Friday, November 2, 2007

Women's Health USA 2007

Women's Health USA 2007: "...HRSA is pleased to present Women’s Health USA 2007, the sixth edition of the Women’s Health USA data book. To reflect the everchanging, increasingly diverse population and its characteristics, Women’s Health USA selectively highlights emerging issues and trends in women’s health. Data and information on autoimmune diseases, gynecological and reproductive disorders, and digestive disorders are a few of the new topics included in this edition [...] "

Wednesday, October 31, 2007

ACE Study - Major Findings - Adverse Childhood Experiences

ACE Study - Major Findings - Adverse Childhood Experiences: "Childhood abuse, neglect, and exposure to other traumatic stressors which we term adverse childhood experiences (ACE) are common. Almost two-thirds of our study participants reported at least one ACE, and more than one in five reported three or more ACE. The short- and long-term outcomes of these childhood exposures include a multitude of health and social problems. The ACE Study uses the ACE Score, which is a count of the total number of ACE respondents reported. The ACE Score is used to assess the total amount of stress during childhood and has demonstrated that as the number of ACE increase, the risk for the following health problems increases in a strong and graded fashion:

alcoholism and alcohol abuse
chronic obstructive pulmonary disease (COPD)
fetal death
health-related quality of life
illicit drug use
ischemic heart disease (IHD)
liver disease
risk for intimate partner violence
multiple sexual partners
sexually transmitted diseases (STDs)
suicide attempts
unintended pregnancies

In addition, the ACE Study has also demonstrated that the ACE Score has a strong and graded relationship to health-related behaviors and outcomes during childhood and adolescence including early initiation of smoking, sexual activity, and illicit drug use, adolescent pregnancies, and suicide attempts. Finally, as the number of ACE increases the number of co-occurring or “co-morbid” conditions increases."

Monday, October 29, 2007

My heart's in Accra - Stewart Brand and thinking about Megacities

My heart's in Accra - Stewart Brand and thinking about Megacities: "Brand argues that squatters care about:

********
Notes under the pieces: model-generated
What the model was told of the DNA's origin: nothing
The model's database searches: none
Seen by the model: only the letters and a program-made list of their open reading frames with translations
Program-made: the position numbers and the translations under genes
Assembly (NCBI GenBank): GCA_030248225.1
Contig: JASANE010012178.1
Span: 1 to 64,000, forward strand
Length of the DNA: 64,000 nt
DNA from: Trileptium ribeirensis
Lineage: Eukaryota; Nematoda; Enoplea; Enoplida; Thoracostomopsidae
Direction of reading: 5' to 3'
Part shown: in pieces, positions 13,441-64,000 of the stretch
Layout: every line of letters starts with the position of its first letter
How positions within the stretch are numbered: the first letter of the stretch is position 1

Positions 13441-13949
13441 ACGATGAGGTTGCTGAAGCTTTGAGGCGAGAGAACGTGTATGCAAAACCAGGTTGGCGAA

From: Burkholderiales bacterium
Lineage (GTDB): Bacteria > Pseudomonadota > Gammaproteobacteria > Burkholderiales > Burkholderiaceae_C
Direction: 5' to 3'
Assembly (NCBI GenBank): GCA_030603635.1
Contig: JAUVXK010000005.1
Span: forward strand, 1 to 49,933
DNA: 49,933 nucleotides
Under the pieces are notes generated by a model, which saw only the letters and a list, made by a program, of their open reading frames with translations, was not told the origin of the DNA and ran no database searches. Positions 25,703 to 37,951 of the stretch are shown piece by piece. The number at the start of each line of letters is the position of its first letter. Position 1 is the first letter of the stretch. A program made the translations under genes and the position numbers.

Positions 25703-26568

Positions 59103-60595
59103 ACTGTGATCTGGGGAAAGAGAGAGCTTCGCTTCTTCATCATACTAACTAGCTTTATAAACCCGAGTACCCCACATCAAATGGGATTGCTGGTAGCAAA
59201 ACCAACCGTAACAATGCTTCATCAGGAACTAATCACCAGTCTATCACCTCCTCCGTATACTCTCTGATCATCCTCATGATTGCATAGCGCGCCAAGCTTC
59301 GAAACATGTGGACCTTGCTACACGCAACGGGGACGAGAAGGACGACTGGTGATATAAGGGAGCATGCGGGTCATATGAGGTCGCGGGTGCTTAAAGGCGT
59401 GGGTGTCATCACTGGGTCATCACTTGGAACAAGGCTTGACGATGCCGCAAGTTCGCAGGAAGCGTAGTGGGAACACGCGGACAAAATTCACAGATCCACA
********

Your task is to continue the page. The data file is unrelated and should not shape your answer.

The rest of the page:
- Security of tenure - they want assurances that they'll own their homes before they improve them
- Location - they want to be near jobs
- Water, sanitation, electricity
- Protection from crime, whether it comes from the police, or from gangs
- Education - it's one of the main reasons to move to cities

They don't care about:
- Housing - they build it themselves
- Phones - everyone's got a mobile phone
- Starvation - people don't starve in cities, while they still do in the countryside
- Medical care - it's available to a much greater extent than it is in rural areas
- Unemployment - Everyone works, though generally in the informal economy: food stalls, internet cafes, mobile phone booths, bars, hairdressers, churches, tailors, copy shops [...]"

Kiva vs. MicroPlace - What's the Difference? | - Development Through Enterprise

Kiva vs. MicroPlace - What's the Difference? | - Development Through Enterprise

Peanut Butter and Patents

When PlumpyNut came out, I was concerned about powdered milk as a main ingredient after Dr. Cunningham's discussion of the prevalence of lactose intolerance across Africa, and the way lactose intolerance mimics water-born intestinal diseases. Now, I'm concerned for entirely different reasons:

Peanut Butter and Patents : "Finally caught up to Anderson Cooper's report about PlumpyNut, which aired on Sixty Minutes a little over a week ago. Besides intimating that Doctors Without Borders had invented PlumpyNut (which it didn't), the 11-minute CBS report completely neglected to mention that PlumpyNut is patented. (Thanks to Josh for sending me the link.) Okay, you say, CBS has produced a feel-good story that doesn't have to be encyclopedic. But given the fact that Cooper says that there's not enough PlumpyNut to go around and ties the shortage to a lack of vision from food aid donors, you would think he might have at least mentioned other challenges, like negotiations over licensing and franchising rights stemming from the patent(s) [...]"

Kenya's Maternal Wards Deliver Abuse With Babies

Kenya's Maternal Wards Deliver Abuse With Babies: "...Based on their own experience and that of mothers they'd attended, midwives told Women's eNews of beatings, verbal abuse, filth and blood-soaked beds. They also recounted the infamous month two years ago when medical students performed Caesarian sections on most women who walked through the door, regardless of whether the operation was necessary [...]"

Sexual Violence in the Congo

10 new victims of rape show up everyday at Panzi Hospital in the DRC (Photo credit: Hazel Thompson of New York Times). In 2006, 27000 sexual assaults were reported in South Kivu province alone. This theme - violence against women and girls - will be addressed in the presentation on Mental Health and Violence, as well as War and Refugees.

Rape Epidemic Raises Trauma of Congo War - NYT

Sunday, October 28, 2007

critical update to our discussion on rotavirus vaccine

G2P[4] and G12P[6] Rotavirus, Bangladesh | CDC EID: "...During the 2001-2005 rotavirus seasons, G1P[8] (36.4%) and G9P[8] (27.7%) were the dominant strains, but G2[4] and G12P[6] were present in 15.4% and 3.1% of the rotavirus-positive patients, respectively. During the 2005-06 rotavirus season, G2P[4] (43.2%) appeared as the most prevalent strain, and G12P[6] became a more prevalent strain (11.1%) during this season. Because recently licensed rotavirus vaccines include only the P[8] specificity, it is unknown how the vaccines will perform in settings where non-P[8] types are prevalent [...]"